Regarding our tax bills, some may think that the maximum tax rate allowed by the Property Tax Extension Limitation Law, (PTELL) is 5 percent or the consumer price index, whichever is less. I originally thought that too but our government has a different way of applying that law. Go to: www.revenue.state.il.us. In Search type PTELL, Select PTAX-1080 Technical Manual and spend a couple of hours to understand our governments’ thinking.
The PTELL limits individual taxing bodies but does not limit the overall combined tax rate and there are exceptions. New property value is excluded in the formula used to determine how the CPI will limit the tax rate. The formula is one that only lawmakers could devise and allows a school tax rate of 4.848 percent even though last year’s CPI was 1.5 percent.
Bonds and interest costs are excluded from the PTELL limit, which is why the District 308 school rate was 6.65728 percent on my tax bill, (others may vary). The PTELL worksheet for Kendall County revealed that 1.80927 percent of the school tax rate was for bonds and interest because the Levy amount for bonds and interest was 27.2 percent of the School Levy.
The state code has a limit on debt to EAV of 13.8 percent or 15 percent for fast growing districts, but Superintendent Behlow in 2006 managed to convince the Illinois Legislature that District 308 needed a higher limit because 308 would have approximately 25,000 students in 2012. Consequently the legislature took off the limit because a referendum had been passed.
Note that the 27 percent debt is 12 percent above what is allowed for a fast growing district! The total school enrollment in November 2011 was 17,175, 7,800, (31 percent) less than estimated by Behlow.
The cause for our high tax rate was the building of many schools by the 2006 Referendum, a decline in new construction and decreasing home values. The Behlow administration using PMA Financial Advisors projected revenues based on large EAV increases which would produce revenue, using the 2006 EAV as a base, projecting a 15 percent EAV increase in 2007 and then decreasing at 1 percent a year until leveling at a 10 percent increase per year, in 5 years.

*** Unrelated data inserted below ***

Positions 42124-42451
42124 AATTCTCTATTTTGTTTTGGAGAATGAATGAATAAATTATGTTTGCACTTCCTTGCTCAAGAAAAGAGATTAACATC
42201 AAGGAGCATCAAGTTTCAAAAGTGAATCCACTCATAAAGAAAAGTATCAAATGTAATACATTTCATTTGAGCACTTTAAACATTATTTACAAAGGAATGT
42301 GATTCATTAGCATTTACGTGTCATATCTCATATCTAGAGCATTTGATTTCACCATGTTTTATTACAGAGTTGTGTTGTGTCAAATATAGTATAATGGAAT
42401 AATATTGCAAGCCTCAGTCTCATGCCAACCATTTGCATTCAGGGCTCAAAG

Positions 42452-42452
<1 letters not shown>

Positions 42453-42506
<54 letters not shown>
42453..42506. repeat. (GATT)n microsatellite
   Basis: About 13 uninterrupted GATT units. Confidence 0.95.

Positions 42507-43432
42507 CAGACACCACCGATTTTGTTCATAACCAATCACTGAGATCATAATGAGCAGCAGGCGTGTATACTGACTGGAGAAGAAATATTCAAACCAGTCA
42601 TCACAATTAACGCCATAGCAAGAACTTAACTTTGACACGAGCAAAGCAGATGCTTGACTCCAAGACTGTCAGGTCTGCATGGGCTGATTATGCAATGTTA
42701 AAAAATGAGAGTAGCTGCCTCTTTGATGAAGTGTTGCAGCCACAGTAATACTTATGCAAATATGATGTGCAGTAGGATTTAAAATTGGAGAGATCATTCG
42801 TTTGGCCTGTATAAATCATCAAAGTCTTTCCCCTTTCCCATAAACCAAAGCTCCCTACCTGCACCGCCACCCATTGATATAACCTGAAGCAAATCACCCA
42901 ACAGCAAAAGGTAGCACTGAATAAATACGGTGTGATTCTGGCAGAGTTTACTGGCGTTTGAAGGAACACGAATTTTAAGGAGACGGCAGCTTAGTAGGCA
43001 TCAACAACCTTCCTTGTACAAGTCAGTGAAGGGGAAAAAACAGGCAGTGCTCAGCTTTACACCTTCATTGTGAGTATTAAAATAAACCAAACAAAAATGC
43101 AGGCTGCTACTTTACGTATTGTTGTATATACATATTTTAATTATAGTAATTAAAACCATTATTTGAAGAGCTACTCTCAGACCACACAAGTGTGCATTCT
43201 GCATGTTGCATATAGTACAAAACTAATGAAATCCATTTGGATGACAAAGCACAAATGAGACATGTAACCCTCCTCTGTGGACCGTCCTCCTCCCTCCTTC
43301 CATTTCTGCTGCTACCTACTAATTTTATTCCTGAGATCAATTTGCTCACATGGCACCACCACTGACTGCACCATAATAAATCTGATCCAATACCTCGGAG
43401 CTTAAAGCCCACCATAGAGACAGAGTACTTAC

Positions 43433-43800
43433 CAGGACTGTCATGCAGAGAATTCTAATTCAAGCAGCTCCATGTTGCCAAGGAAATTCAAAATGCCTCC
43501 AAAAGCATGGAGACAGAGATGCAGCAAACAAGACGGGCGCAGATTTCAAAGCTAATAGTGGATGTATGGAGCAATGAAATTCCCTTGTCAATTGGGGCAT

Those projections were overly optimistic and now because of the decreasing EAV, which is now approximately at the 2006 level and still decreasing, thus a higher tax rate is required for the requested Levy amount.
Taxpayers should understand that the high tax rate now is mainly because of the bonds and interest payments required as a result of the 2006 Referendum. Current board members, except for Mr. Behrens, were not on the board in 2006, are not responsible for those costs and should not be blamed for the high tax rate.
Fortunately the new board members stopped the building of a third high school or the tax rate would have been even higher. The only way now to reduce the tax rate is to reduce expenses by cutting programs that are not absolutely necessary because the bonds and interest still has to be paid.
If you voted for the 2006 referendum, you gave your OK for these high taxes.
Leland H. Hoffer, Oswego